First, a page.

- Supporting a remote workforce will become more of a business priority across industries, which puts more pressure on technology infrastructure. Box CEO Aaron Levie suggested to Business Insider that this demand will be for more than just better internet. He expects we’ll see completely new ways of doing work. Personally I’ll be happy to start with better internet but it will be interesting to see what comes out of this.
- Video calls and webinars will also continue to be used more frequently so don’t expect those Zoom calls to disappear any time soon. Virtual events and conferences are on the rise and even small companies are finding virtual ways to offer seminars and events to their customers. Ask yourself how you’re staying connected with your clients and prospects. If your contacts aren’t as frequent as they were before quarantine, take a hard look at your sales delivery and ask what else you can do to remain top of mind and stay in touch.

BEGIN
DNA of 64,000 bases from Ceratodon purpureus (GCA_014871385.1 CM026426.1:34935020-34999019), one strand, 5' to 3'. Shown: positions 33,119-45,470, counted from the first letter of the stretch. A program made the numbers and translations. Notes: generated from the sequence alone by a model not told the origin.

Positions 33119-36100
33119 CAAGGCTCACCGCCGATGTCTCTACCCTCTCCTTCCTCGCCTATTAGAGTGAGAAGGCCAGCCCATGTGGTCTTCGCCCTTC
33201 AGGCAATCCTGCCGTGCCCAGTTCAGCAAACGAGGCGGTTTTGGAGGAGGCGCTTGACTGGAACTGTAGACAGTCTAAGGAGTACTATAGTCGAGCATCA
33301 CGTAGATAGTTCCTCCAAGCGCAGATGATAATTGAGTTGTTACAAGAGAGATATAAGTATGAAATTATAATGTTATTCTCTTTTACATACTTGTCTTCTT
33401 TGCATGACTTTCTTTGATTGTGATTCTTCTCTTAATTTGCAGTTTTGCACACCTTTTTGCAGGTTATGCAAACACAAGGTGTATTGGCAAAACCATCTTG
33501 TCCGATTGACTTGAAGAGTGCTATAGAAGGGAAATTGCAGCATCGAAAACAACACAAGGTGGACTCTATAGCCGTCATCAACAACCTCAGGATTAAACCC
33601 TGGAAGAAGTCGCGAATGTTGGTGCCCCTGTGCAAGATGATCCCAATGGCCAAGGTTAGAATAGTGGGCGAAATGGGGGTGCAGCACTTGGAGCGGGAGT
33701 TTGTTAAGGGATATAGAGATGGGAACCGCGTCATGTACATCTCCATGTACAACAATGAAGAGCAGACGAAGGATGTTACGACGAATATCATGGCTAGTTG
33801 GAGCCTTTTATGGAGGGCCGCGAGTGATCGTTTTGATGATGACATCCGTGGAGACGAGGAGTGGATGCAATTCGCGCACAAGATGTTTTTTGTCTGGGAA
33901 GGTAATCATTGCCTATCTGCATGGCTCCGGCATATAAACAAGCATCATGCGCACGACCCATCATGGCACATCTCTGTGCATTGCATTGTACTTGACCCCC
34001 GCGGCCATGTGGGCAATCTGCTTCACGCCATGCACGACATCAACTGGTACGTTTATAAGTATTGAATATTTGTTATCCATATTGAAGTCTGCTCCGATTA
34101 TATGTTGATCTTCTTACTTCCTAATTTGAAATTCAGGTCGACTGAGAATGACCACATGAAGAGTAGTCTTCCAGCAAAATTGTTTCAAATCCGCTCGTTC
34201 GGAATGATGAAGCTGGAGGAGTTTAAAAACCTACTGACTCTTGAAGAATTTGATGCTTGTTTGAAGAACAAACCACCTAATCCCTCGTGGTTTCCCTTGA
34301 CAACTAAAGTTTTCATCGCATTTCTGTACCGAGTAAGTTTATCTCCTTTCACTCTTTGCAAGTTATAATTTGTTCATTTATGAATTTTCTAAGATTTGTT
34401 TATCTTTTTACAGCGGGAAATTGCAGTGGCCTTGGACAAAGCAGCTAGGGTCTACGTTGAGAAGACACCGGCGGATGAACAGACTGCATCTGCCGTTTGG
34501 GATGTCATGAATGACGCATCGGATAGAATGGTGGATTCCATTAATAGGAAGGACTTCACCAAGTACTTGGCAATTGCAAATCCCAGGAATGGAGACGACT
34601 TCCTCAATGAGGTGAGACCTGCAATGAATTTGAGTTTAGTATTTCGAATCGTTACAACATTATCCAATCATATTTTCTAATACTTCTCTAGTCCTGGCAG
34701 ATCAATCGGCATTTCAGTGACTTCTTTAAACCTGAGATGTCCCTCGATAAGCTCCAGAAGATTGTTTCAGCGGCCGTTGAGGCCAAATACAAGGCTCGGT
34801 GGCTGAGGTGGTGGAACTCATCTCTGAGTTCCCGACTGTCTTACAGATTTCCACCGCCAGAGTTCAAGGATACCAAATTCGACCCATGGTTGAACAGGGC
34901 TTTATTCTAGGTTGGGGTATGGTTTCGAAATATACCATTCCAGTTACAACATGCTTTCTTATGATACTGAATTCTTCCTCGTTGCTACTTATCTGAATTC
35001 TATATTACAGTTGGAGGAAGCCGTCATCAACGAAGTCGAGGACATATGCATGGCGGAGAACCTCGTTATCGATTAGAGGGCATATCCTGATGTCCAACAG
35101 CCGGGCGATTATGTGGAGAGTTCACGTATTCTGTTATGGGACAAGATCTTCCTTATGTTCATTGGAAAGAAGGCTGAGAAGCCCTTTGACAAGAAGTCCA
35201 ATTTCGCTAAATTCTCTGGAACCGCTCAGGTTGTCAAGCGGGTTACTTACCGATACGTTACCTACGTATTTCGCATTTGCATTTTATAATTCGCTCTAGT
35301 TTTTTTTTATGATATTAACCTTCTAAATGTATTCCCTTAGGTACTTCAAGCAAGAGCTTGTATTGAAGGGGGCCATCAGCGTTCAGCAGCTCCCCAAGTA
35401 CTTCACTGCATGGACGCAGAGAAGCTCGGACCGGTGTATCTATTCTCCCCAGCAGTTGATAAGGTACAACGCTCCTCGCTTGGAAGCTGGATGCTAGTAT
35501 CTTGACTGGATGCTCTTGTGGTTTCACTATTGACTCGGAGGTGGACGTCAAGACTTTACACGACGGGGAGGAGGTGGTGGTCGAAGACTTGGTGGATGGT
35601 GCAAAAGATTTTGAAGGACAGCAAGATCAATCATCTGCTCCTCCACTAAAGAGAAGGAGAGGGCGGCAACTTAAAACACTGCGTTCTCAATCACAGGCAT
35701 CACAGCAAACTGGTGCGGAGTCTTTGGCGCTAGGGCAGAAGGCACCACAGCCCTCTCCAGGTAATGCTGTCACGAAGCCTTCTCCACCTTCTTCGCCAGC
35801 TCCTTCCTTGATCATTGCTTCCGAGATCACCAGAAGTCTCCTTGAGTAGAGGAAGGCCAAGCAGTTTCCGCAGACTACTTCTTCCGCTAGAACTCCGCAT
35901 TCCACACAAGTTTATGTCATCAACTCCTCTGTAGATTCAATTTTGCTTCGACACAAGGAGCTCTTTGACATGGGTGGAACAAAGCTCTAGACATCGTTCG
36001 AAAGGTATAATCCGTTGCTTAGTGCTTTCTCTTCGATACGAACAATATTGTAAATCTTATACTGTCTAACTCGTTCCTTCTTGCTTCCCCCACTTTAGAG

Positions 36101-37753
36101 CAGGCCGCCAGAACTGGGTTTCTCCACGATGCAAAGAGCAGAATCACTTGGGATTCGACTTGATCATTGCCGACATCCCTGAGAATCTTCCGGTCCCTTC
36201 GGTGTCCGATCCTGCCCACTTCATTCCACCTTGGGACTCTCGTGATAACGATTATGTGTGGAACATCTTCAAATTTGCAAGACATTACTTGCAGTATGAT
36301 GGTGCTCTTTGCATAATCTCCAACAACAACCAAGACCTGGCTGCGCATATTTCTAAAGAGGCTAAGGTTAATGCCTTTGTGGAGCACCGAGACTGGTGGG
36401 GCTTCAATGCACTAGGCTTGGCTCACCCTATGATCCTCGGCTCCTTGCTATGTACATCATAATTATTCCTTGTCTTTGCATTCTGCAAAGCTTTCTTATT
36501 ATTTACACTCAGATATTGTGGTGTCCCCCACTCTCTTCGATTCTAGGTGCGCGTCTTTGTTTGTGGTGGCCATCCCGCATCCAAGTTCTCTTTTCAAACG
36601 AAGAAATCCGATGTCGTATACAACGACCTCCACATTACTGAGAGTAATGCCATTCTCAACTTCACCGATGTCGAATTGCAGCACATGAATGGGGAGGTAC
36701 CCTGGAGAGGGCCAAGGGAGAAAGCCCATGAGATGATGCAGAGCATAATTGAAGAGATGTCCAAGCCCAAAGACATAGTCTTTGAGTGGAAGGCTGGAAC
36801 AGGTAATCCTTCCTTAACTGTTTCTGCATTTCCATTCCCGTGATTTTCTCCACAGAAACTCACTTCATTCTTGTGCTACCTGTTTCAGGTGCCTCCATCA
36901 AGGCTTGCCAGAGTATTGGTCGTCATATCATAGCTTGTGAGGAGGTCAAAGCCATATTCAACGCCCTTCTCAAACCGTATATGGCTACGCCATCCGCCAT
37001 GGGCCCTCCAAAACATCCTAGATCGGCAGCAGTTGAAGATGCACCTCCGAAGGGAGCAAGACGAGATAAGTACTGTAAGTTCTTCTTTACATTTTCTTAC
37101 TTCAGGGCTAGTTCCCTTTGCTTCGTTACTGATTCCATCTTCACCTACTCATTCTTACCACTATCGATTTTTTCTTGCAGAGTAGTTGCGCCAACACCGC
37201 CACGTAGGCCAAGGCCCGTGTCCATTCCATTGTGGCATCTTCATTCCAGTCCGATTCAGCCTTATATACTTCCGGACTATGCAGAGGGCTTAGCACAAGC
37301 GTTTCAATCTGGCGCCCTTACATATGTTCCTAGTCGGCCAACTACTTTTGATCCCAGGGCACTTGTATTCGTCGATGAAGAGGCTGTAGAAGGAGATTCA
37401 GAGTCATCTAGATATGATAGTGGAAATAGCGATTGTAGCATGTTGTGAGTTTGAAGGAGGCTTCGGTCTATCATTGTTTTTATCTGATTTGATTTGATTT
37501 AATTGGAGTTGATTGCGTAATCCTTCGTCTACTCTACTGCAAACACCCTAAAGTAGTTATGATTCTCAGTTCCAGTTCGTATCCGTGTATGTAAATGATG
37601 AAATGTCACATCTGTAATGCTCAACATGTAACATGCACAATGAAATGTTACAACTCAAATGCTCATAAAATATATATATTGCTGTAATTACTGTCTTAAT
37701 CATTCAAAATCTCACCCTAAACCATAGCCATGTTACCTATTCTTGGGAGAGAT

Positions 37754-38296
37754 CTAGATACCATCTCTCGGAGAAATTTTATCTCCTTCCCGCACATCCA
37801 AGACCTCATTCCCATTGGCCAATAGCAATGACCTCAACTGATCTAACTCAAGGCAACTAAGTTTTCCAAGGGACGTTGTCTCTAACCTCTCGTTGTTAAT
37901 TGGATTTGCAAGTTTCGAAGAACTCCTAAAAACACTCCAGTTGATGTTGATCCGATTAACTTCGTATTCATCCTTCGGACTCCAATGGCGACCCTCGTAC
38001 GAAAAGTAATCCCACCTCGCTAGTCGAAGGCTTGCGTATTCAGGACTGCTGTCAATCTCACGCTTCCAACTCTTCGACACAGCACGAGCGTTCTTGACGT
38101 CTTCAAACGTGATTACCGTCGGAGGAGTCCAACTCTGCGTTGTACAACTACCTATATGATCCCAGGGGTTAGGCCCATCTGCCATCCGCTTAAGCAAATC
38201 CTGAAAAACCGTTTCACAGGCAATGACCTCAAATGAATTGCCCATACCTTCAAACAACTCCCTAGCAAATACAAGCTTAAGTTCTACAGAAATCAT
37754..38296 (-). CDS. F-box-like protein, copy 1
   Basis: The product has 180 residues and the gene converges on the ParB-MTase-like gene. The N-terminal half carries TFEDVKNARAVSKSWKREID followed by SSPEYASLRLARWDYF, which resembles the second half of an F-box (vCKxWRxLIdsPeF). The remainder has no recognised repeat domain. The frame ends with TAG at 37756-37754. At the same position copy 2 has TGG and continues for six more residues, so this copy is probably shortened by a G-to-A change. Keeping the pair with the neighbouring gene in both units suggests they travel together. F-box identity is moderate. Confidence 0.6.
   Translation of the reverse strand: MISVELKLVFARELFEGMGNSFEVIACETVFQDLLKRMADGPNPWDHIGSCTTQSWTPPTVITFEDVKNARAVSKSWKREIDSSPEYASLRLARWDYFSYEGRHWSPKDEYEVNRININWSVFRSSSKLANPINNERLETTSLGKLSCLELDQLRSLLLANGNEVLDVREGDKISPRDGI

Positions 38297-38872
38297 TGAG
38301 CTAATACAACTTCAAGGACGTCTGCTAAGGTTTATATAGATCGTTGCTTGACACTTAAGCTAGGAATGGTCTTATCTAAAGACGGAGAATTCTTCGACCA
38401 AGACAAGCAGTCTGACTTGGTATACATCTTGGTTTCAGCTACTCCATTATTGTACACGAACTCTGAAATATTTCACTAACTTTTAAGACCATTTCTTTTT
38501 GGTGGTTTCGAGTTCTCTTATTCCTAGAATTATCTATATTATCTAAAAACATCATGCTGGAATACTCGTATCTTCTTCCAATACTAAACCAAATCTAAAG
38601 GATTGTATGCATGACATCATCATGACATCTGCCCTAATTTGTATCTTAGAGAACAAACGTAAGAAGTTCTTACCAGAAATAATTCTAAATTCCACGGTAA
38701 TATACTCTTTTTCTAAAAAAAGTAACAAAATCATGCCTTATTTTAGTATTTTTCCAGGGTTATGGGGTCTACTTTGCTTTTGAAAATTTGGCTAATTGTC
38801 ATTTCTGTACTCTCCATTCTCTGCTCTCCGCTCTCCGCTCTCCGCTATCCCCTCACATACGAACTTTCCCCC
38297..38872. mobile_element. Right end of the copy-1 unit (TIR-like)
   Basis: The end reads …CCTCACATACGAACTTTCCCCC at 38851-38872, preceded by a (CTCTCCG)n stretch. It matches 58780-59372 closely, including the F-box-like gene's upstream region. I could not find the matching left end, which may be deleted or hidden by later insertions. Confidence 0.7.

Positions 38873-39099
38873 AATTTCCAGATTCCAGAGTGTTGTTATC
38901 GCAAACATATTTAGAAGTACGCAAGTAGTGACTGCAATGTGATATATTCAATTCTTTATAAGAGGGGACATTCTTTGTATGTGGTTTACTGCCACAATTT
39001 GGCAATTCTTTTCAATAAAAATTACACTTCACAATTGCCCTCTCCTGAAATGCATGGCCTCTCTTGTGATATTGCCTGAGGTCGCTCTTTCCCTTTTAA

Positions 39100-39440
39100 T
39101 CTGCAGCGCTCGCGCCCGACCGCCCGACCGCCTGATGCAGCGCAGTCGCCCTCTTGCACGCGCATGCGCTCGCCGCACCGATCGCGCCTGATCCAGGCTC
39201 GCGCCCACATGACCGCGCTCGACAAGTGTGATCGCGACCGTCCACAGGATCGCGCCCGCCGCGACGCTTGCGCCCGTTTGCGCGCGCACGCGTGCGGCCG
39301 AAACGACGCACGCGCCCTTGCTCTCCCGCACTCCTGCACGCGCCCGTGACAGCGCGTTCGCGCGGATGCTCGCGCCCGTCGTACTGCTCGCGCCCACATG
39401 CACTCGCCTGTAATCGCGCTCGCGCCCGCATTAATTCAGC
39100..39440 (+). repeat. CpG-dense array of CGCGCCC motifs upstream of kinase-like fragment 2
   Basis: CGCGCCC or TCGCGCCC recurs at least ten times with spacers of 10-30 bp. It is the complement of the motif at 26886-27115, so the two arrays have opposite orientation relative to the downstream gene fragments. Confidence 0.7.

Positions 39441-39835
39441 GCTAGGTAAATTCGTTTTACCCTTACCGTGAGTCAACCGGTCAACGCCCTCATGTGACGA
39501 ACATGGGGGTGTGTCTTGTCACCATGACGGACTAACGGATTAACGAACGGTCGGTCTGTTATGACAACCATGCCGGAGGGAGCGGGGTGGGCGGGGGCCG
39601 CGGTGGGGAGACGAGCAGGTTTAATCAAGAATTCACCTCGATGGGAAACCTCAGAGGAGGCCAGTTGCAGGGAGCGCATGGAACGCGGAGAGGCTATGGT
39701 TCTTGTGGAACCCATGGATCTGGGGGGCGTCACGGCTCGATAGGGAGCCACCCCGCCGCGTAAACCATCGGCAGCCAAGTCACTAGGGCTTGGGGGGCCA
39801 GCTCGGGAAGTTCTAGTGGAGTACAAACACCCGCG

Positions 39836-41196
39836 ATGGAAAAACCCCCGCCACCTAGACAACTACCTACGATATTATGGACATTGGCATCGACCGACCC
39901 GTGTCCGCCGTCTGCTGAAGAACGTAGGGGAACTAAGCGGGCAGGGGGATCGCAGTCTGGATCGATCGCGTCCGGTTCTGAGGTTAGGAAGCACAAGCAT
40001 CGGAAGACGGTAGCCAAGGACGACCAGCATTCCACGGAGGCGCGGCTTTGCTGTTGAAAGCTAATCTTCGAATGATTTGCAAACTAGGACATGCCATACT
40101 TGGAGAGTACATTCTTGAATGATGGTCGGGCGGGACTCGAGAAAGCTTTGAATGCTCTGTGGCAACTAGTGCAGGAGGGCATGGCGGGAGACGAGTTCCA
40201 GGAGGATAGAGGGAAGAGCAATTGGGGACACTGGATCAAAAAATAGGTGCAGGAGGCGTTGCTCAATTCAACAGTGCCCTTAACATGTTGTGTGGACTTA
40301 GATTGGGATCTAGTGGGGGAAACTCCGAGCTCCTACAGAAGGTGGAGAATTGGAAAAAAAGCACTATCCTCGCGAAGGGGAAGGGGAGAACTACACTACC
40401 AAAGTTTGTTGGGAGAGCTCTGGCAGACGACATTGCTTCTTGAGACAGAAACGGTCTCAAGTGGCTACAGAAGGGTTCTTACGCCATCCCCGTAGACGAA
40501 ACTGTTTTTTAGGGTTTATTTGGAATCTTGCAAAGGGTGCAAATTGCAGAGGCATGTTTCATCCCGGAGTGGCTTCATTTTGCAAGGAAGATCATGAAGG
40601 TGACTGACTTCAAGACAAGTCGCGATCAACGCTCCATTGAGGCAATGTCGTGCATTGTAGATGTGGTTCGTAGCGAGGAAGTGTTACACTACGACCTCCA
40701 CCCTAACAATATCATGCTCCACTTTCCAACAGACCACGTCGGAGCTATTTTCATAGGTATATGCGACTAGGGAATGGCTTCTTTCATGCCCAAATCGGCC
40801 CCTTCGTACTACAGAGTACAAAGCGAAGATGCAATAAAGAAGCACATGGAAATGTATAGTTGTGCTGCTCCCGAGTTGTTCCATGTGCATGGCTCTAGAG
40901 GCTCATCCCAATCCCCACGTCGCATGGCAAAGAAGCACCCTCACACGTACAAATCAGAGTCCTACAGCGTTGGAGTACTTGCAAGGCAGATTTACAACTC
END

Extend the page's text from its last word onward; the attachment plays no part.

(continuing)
How to prepare for reopening
Next week as some of our restrictions are lifted, we’ll each need to make personal decisions regarding potentially balancing our health risk with our revenue. As a business owner you have some tough decisions to make that go beyond whether you can keep people at least 6 people apart and enforcing masks & gloves. Your clients may not feel comfortable being in an enclosed space with others.
It’s a good idea to continue to post and communicate online about the precautions you’re taking to not only meet, but exceed the CDC guidelines. Make sure you supply personal protective equipment (PPE) not only to your employees, but consider making it available to your clients as well before they enter your space. The more they feel as though your office is clean enough to perform surgical procedures, the more comfortable they are likely to be.